Tim Redmond

Ron Lanza, queer impressario, dies at 78

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Ron Lanza, a pioneer in San Francisco’s gay rights movement and an impressario who promoted queer arts through the worst of the AIDS crisis, has died after a long battle with colon cancer. He was 78.Read more »

Dealing with the faux cabs

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Lots of comments on my article outlining the problems with the fake cabs that are riding around town without medallions or proper screening. The main complaint the trolls have appears to be their dislike of cab drivers and the difficulty of getting a cab in some places and at certain times. I've never had a bad experience with an SF cab driver in 30 years of living here and taking cabs, but I'm sure there are others who have; no industry is perfect.Read more »

What cabs really do

Don't deregulate cabs out of being the essential city service that they are

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tredmond@sfbg.com

EDITORS NOTES There are two ways to look at the taxicab industry in San Francisco: Either it's purely a business, out to serve customers with the products that are most profitable -- or it's part of the city's public transportation infrastructure, and thus subject to regulations that ensure all parts of the city are properly served.Read more »

Where the wild dogs are

An opinionated guide to local parks where your canine can run free

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San Francisco has more dogs than children, which might be a comment on the price of housing — even the largest canine companion doesn't need a bedroom. But with all of those furry beasts seeking exercise in a dense urban area, the city's made a point of finding places for dogs to run, romp, and play — with some success, and some ... well, not such great success.Read more »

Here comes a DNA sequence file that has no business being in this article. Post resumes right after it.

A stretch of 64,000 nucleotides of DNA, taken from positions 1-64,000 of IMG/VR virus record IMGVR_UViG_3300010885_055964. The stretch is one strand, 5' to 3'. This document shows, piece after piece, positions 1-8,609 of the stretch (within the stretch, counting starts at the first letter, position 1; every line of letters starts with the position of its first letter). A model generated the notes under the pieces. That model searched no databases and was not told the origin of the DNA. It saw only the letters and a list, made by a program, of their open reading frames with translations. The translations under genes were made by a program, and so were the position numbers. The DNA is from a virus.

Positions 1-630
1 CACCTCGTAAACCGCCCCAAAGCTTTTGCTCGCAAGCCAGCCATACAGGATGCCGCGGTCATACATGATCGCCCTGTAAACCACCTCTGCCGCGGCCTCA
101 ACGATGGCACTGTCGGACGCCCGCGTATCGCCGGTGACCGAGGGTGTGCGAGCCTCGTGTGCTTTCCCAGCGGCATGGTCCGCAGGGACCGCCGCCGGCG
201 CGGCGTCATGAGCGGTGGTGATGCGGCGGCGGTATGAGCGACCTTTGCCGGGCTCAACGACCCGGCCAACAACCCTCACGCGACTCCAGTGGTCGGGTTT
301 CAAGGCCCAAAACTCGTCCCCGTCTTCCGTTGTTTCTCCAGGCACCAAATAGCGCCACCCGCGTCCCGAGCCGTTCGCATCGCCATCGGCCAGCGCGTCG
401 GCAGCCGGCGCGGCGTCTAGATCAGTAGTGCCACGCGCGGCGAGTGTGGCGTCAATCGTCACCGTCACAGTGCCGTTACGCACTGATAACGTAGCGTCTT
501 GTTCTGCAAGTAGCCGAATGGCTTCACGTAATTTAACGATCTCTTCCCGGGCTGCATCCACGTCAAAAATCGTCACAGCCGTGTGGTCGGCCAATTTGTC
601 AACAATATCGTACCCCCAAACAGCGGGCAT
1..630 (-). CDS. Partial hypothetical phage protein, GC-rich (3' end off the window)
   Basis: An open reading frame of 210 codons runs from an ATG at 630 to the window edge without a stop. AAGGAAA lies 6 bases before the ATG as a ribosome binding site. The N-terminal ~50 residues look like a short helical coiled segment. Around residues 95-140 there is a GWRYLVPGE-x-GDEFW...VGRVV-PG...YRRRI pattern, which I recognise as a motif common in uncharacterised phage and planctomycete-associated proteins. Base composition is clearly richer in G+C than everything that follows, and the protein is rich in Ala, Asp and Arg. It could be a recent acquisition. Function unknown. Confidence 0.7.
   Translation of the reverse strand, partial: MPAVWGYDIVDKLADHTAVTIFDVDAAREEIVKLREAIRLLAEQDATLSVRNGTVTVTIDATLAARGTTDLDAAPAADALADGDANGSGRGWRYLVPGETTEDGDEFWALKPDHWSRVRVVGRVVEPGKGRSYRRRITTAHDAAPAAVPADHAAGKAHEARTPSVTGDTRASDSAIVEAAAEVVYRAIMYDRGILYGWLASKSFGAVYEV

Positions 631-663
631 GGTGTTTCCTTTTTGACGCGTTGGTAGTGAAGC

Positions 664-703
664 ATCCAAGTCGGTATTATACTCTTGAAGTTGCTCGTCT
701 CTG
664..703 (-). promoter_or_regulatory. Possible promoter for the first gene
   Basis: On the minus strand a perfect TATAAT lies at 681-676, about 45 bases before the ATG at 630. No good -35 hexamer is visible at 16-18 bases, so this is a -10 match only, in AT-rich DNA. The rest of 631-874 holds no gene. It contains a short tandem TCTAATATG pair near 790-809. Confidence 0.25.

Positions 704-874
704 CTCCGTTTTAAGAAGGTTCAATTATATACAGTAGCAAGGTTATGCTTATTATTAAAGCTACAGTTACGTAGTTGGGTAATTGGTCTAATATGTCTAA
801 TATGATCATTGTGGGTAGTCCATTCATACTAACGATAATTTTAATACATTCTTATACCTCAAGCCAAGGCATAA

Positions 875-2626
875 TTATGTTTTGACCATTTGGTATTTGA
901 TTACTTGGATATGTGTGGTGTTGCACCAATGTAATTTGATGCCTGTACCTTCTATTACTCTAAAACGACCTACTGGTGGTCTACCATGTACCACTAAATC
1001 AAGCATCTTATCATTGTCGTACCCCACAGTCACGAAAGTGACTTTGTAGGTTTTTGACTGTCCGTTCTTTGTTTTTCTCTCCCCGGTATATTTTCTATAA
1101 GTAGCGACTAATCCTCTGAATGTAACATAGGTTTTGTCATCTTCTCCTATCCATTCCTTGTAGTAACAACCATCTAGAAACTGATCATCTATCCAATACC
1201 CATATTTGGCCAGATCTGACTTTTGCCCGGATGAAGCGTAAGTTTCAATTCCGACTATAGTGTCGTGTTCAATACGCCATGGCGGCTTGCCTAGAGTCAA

The cost of fake cabs

Start-ups could put the city $300 million in the hole

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tredmond@sfbg.com

Hansu Kim has been involved in the San Francisco taxi industry for more than a decade. He helped design the current system of buying and selling cab permits, or medallions. In 2011, he led a group that bought DeSoto Cab, and now he runs what many say is the best-managed livery company in the city. Taxis are his career — and he's about ready to pull the plug.Read more »

Paying for the mayor's China trip

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You'd think the mayor would know better by now. After all the allegations of cronyism and undue influence, you'd think that he'd make sure everyone involved in his trip to China was playing by the rules. You'd think the last thing he would want is this.

Now: So far this is just a complaint, and noting has been proven. But still: It sure looks bad. And it's entirely unnecessary.Read more »

Class divisions in SF (sorta)

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Richard Florida, who got famous creating the "creative class," has a new series of maps out charting class structure in American cities -- not on the basis of income or wealth but on the type of work people do. Sfist has a nice copy of the San Francisco version here. It shows, on the surface, that this city has virtually no "working class," some "service class" and lots of "creative class."Read more »

The Willits tree-sit fallout

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I just spoke with state Sen. Noreen Evans, who represents the Willits area, about the forcible eviction of five tree-sitters -- and by forcible, I mean firing projectiles (first reported as rubber bullets, later as bean bags) at a protester holding onto tree limbs 70 feet in the air. She's not happy.Read more »

Norquist exposes tax avoiders

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I'm not a big fan of Grover Norquist, who will be in town April 4 and who is so against taxes that he apparently would have refused to pay his share of the cost of World War II (back when the government actually asked taxpayers to pay for wars as they were being fought, instead of pretending they were free and borrowing money that future generations will have to repay). Read more »